Published January 10, 2019

As our nation is headed toward the longest government shutdown in our history, many of the players impacted, including companies petitioning foreign workers as well as individuals in all our immigrant communities, are asking questions about how the shutdown impacts immigration system related processing.  Can I obtain a U.S. passport?    Is my Green Card application interview in the U.S. still going to be conducted?  Can I still apply for a visa at a U.S. consular post abroad?  These and other questions are answered below – and with the answer usually dependent on whether the applicant is paying a fee for an immigration related service.  In sum, if an applicant is paying a processing fee, chances are that the government shutdown will not impact the case.

Can I obtain a U.S. passport?

During the shutdown, the U.S. Department of State continues to accept and process U.S. passport applications, both in the U.S. and abroad.  

Will green card or citizenship interviews still be scheduled and conducted at a U.S. Citizenship and Immigration Services (US CIS) local office during the shutdown?

Yes, US CIS operations for processing of green cards (permanent residence) and naturalization will continue uninterrupted, including case acceptance, review as well as the scheduling and conducting of interviews.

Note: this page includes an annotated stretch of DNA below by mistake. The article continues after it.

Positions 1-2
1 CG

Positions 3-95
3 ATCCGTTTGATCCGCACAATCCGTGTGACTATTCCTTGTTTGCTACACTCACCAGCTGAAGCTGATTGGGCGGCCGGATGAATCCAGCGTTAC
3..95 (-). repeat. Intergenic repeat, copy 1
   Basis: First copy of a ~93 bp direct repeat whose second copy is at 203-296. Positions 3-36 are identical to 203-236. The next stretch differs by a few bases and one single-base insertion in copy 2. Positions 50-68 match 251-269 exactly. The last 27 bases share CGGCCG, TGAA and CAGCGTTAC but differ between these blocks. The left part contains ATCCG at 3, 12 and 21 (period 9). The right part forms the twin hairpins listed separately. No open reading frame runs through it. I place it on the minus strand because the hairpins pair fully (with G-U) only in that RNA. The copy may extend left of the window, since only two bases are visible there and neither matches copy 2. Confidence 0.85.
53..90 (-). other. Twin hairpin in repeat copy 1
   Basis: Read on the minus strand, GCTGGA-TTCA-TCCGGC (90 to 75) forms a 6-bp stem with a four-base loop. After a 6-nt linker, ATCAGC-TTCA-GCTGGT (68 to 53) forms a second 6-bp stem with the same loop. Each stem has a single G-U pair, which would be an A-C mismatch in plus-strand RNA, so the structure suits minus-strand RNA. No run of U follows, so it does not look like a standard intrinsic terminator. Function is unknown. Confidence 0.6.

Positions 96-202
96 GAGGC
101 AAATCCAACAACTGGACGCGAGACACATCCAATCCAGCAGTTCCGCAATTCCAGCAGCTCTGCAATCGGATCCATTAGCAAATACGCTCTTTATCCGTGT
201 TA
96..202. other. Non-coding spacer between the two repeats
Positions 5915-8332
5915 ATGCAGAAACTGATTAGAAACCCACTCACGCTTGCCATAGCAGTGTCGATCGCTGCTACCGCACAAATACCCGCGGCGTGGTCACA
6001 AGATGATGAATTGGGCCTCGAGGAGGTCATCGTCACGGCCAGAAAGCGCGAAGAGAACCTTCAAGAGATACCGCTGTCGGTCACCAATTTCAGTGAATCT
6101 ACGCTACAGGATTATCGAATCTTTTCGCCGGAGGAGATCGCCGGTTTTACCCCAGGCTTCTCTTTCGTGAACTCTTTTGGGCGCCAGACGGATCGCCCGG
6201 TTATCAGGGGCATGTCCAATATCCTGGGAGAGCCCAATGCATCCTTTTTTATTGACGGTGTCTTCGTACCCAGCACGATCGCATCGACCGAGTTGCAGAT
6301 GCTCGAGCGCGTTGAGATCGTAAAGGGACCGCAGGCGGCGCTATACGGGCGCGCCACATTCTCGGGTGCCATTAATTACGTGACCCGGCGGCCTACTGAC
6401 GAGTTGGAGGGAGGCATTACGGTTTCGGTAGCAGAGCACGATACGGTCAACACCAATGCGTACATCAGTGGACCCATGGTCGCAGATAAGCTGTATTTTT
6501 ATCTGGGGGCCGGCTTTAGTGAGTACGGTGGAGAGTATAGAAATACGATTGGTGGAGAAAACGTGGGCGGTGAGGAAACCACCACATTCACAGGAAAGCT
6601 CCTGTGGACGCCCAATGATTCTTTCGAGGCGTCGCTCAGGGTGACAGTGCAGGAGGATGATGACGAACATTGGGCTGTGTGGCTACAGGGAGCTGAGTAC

Will visa interviews abroad at U.S. consular posts still be scheduled and conducted?

Yes.  Just like other fee based processes, visa processing and interviews continue without interruption.

I am in removal proceedings, do I still need to attend a scheduled court date?

If the foreign national is held in detention by Immigration Customs and Enforcement, then yes, court proceedings will go on as planned and are not interrupted by the shutdown.  HOWEVER, if the foreign national is not detained (released from custody, or never was in custody), removal proceedings will be postponed and court dates for non-detained individuals will be rescheduled.

Department of Labor:  For immigration related cases involving the U.S. Department of Labor, applicants can count on business as usual as funding for operations had already been allocated before the shutdown.

CBP, ICE:  As to essential operations being carried out by U.S. Department of Homeland Security’s Immigration and Customs Enforcement (ICE) and Customs and Border Protection (CBP – including officials carrying inspections at airports and land ports of entry), the public can expect business as usual during the shutdown.


PUBLISHED January 10, 2019– “IMMIGRATION LAW FORUM” Copyright © 2019, By Law Offices of Richard Hanus, Chicago, Illinois